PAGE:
Shoot-to-kill policies with regard to the so-called Mungiki menace started in earnest around 2007. A culture of extrajudicial killings was normalised. Though in truth a similar condition had held sway in much of Northern Kenya for decades. Anyway, the new situation was most dramatically exemplified by the murder in broad daylight of Oscar Kamau King’ara and John Paul Oulu in March 2009. There in particular seems to be a systematic pattern of these killings that went into high gear once it became clear that the ICC process the elite had thought would take decades would move did so more quickly than they had anticipated.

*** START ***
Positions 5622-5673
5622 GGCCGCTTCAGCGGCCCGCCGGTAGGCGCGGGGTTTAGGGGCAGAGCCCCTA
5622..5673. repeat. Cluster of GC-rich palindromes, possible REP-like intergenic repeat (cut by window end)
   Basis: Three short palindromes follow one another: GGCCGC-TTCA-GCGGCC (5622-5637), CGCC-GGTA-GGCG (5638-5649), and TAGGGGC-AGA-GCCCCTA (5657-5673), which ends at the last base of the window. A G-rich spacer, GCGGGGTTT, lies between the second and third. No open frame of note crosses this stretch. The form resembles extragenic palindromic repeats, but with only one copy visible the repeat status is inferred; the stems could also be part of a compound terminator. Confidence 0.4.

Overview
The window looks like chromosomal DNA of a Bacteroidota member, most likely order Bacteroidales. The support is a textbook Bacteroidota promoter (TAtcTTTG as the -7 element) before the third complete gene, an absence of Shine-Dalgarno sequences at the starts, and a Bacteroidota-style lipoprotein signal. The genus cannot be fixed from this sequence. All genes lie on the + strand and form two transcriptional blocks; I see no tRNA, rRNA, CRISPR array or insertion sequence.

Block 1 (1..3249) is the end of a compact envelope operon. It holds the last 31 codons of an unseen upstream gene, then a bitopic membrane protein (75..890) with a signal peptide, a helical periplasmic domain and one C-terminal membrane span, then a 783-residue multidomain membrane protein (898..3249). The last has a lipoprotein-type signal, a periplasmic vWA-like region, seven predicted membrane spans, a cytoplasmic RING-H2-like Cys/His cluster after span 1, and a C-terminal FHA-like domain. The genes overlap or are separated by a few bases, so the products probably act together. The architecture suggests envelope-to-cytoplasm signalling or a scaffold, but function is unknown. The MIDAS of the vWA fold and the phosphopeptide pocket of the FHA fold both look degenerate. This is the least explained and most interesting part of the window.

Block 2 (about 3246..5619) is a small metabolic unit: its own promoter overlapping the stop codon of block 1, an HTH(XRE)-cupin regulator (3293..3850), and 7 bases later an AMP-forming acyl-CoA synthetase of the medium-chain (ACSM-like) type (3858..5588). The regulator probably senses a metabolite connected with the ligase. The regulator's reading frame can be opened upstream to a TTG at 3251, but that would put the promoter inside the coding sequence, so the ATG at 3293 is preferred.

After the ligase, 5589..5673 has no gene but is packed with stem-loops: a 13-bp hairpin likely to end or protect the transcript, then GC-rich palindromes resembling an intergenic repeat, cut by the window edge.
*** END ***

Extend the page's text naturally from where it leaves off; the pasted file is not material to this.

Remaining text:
Since the ICC named its key suspects in December 2010 we have witnessed an intensification of these trends. A number of witnesses and potential witnesses for the ICC have been assassinated or simply disappeared without a trace since. Then earlier this year the body of the Mombasa-based Samir Khan – previously arrested as a terror suspect together with Mohammed Kassim – was found in the middle of Tsavo National Park.

    In May, it was reported in the media that the President and the head of the National Security Intelligence Service had met to discuss the risk of chaos before and after the elections. What was curious about this was that it was reported in the media! Presumably the NSIS boss briefs the President regularly about the ‘risk of chaos’ without there being the need to tell the world that this is happening. Similarly, the media has carried regular reports about Mungiki ‘regrouping’ and ‘reorganising’ in a manner so consistent that it has led some to question whether Kenyans are being prepared for a crackdown of some sort.